Beth: Yeah. Nobody wants to spend money on Medicare in retirement. That's not what people want. So one of the things we do is we help create a financial plan, and one of the goals of the financial plan is healthcare, so that we can get an idea and we can forecast what those healthcare costs are going to be, and then we can determine... But then, yes, you can afford this health stuff and all the other fun things that you want to do in retirement, and then we can also do some tax planning to make sure that your Medicare premiums don't go up because you have too much taxable income.
Neil: Yeah, health is wealth, certainly. And without your health, you can't enjoy the other parts of retirement, like we mentioned, so what are some ways that people can save money on medical expenses, maybe from your experience or some of the suggestions that you make with your clients.
Beth: Yeah, sure. I'm going to say this a little bit tongue in cheek Neil, but stay healthy, that's the best way to reduce your medical costs. Certainly, having a good time, staying active goes a long way to help preventing some medical costs, but on a more serious and practical note, understanding the different Medicare options can save you money on premiums.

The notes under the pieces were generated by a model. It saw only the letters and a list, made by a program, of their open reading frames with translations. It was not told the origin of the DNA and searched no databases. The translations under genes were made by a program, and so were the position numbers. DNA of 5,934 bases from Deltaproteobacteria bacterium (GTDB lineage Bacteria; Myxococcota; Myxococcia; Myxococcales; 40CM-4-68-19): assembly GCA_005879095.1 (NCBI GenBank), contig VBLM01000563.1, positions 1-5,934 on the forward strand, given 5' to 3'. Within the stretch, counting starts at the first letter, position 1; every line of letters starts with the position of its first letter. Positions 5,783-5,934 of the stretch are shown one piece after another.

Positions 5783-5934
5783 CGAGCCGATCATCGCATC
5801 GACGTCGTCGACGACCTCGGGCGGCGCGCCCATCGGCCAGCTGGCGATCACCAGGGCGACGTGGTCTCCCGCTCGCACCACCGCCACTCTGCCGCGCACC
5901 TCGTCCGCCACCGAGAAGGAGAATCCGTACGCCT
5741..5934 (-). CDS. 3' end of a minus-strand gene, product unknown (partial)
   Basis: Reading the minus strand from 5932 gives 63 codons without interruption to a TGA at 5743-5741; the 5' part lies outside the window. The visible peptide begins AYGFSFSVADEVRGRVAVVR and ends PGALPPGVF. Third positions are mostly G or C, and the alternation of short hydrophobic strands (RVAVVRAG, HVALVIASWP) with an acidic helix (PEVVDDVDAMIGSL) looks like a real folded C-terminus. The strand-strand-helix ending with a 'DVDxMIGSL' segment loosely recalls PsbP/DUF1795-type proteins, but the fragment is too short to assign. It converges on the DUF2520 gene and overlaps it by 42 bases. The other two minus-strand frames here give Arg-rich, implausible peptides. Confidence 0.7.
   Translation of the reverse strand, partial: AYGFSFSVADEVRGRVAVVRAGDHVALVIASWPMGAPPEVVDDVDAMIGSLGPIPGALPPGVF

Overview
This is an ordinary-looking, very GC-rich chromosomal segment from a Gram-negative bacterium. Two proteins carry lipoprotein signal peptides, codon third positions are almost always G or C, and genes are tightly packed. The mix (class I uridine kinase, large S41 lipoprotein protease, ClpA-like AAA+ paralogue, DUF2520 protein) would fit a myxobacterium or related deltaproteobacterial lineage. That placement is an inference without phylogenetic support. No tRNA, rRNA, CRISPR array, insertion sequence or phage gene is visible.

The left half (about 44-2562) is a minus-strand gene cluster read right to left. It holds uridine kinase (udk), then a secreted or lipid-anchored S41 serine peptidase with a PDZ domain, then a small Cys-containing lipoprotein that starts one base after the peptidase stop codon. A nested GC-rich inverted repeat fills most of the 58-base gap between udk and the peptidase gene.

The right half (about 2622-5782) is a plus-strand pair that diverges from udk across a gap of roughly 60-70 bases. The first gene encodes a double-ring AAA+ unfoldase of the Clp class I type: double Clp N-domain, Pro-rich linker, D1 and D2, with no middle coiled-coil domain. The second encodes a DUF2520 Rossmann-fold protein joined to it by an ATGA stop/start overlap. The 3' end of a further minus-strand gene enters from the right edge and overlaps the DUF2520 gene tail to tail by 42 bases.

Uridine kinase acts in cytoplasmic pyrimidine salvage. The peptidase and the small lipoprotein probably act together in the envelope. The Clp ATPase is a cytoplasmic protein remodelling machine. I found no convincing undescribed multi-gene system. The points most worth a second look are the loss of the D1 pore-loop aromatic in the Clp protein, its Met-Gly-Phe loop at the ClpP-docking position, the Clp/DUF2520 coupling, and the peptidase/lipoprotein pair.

Neil: What options do you have within Medicare? I think that is a word that a lot of folks just kind of associate one cost too, but there are several options.
Beth: Right. Yeah, we've got two different paths, typically, people take... When they're looking at Medicare. The traditional or original Medicare route is you take part A and B, and then you purchase a supplement for the cost that part A and B don't cover. So a lot of people don't realize that Medicare doesn't pay all your medical cost just because you have Part A and Part B doesn't mean you're not going to pay anything out of pocket, as I mentioned before, $67,000 on top of premiums is what people pay during retirement. We still have deductibles, we still have co-pays, and that's where the supplement comes into play, and so the supplement typically you pay a monthly premium for the supplement, and then that covers all the deductibles and co-pays. Okay, and then another part of the traditional route, or the original Medicare route is you pay for Part D, I call it D for Drugs, your prescription drugs. And so between A, B, a supplant and Part D, you can be looking at over $13,000 for a couple in premiums and retirement.